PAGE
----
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tv   Washington Journal Kate Andersen Brower Team of Five  CSPAN  July 7, 2020 9:04pm-10:01pm EDT

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the newest book by kate anderson team of five presidents club in the age of trump joining from her home in bethesda maryland, thanks again for being with us. >> guest: thanks for having me. >> host: want to talk about the book of course but in this
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moment how president of trump is dealing with the pandemic. >> guest: it's not that different from the way we've seen him in the past three and a half years. he's making it a very partisan talking about the democratic mayor isn't doing enough, and how important the national guard is and i think that he is in a partisan issue where in the past we've seen presidents reach out and try to be compassionate and bring people together instead of divide them. so that's something we have seen both in the pandemic and the recent protests. >> host: how did that come about, what is the genesis of
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its? >> guest: i've always been fascinated by what happens behind the scenes. when one new family moves in and another move south, as you know, this swearing-in ceremony that we all watch, that's really behind the scene there is controlled chaos at the white house. and in the last inauguration i was fascinated by v. obama is taking off in a helicopter right after president of trump was sworn in and flew over the white house to look down at the house that they had lived in for eight years and every former president and first lady due to start their lives -- semi-private citizens. so i wanted to dig into what happens when you suddenly go from being the most powerful person in the world to being on the sidelines.
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>> host: that includes an interview that you conducted in which you recount in the book and here are some of the details. now a man who's been called a barber and blowhard by his predecessors was sitting behind looking at me intently. i was surprised that meeting would come together at all especially since he occasionally seemed unsure of what i was writing about. i guess you're writing about first ladies come at one point i'd written about the subject. no, i taught him. this is about the former president. he was subdued and thoughtful. a glass of diet coke on the ice was the only thing on his desk. the room so bright that it felt there were television lights shooting down from the ceiling which would have been appropriate for the first president to have been a reality tv star. there were also three flags and presidential ones on display. three times as many of each of the predecessors office. >> guest: i think that's the a lot to how he views the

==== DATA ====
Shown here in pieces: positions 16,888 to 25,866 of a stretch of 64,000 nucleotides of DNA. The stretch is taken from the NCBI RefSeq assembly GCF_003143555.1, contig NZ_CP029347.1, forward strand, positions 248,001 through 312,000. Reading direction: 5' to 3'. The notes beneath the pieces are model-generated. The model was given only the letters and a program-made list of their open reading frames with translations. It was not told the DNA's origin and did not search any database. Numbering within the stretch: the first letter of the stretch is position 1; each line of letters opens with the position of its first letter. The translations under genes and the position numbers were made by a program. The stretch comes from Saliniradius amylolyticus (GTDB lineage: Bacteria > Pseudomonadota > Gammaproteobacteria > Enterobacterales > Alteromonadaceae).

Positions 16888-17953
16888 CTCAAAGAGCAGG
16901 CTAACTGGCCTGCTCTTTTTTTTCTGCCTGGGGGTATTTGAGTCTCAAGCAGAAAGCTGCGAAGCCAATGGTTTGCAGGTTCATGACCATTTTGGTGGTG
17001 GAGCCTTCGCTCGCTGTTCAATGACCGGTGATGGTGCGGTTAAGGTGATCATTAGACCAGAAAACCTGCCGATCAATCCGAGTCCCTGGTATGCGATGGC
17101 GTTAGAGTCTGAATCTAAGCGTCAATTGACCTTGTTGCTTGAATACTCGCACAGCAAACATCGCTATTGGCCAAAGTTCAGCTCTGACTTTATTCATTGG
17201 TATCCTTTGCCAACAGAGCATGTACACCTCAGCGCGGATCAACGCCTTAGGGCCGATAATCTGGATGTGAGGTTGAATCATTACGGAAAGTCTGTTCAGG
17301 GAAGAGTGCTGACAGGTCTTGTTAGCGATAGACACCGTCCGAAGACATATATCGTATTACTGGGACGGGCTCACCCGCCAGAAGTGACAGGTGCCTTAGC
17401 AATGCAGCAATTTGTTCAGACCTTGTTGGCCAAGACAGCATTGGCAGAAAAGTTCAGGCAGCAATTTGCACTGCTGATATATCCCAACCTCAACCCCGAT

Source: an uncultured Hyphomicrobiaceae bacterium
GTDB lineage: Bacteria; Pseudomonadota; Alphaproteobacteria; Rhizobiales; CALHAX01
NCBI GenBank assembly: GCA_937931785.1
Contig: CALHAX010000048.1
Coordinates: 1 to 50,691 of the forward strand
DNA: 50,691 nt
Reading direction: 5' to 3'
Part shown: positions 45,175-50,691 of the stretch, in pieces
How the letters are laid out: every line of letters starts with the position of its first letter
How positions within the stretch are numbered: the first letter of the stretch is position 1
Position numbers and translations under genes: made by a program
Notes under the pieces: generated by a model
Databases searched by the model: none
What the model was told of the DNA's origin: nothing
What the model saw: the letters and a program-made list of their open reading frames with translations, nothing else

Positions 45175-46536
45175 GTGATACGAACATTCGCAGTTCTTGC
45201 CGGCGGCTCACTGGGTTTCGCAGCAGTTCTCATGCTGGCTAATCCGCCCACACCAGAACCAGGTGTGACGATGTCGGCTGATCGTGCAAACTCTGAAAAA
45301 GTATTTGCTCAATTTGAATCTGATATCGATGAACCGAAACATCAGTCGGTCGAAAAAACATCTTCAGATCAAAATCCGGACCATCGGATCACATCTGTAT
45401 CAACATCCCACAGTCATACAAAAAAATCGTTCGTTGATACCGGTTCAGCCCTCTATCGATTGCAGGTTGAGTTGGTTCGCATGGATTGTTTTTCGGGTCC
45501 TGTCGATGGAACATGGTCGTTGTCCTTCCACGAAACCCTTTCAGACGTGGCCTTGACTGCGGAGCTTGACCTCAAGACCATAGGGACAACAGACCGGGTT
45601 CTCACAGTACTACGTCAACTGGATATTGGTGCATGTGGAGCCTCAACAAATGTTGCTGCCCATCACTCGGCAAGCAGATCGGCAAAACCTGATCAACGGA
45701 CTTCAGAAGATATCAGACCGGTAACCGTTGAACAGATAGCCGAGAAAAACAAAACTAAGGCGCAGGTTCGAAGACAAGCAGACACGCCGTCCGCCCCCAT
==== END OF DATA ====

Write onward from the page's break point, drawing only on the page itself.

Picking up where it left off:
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presidency. he understands the importance of the job and is the most powerful person in the world. he doesn't respect his predecessors. i thought it couldn't just be the story of george h. w. bush and bill clinton. there were remarkable friendships between the presidents who wanted to get [inaudible] i had to look at how donald trump would'v would change the presidents club. i think that it united them together in lots of different ways. they are closer now than they would have been had donald trump not been elected. they have more in common than was president of trump. that's what i wanted to look into is where do they fit into the club and did i ask him that and he laughed.
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he was very honest in the interview and said i don't think i'm going to fit in very well. he is under no illusions and i think that he sees that even after. >> host: we asked about that in an interview last summer. here's the exchange. >> host: george w. bush relied on his father and richard nixon. have you reached out to former presidents, and if so, who and why? >> not much. i mean, i speak with george bush, spoke a little bit to thee father but really not too much. it's hard when people are against you. i disagreed with the war in iraq, so it's hard to say that all of a sudden i can forget. i'm in a situation where they are in theon middle east.
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we've defeated as you know the caliphate. and i did that because i wanted to do that. we did 100% of the caliphate. when i was at 99% people said you can't pull out. when i took over, it was a mess. i defeated 100% caliphate. that doesn't mean ie six doesn't go around bombing because they are stone cold crazy. but they have done a great job. but i disagree very strongly. millions of lives and it was not iraq and it was not saddam hussein. he did knock down the world trade center. we got stuck in this quicksand but they are extricating ourselves into getting out. i call it the endless war.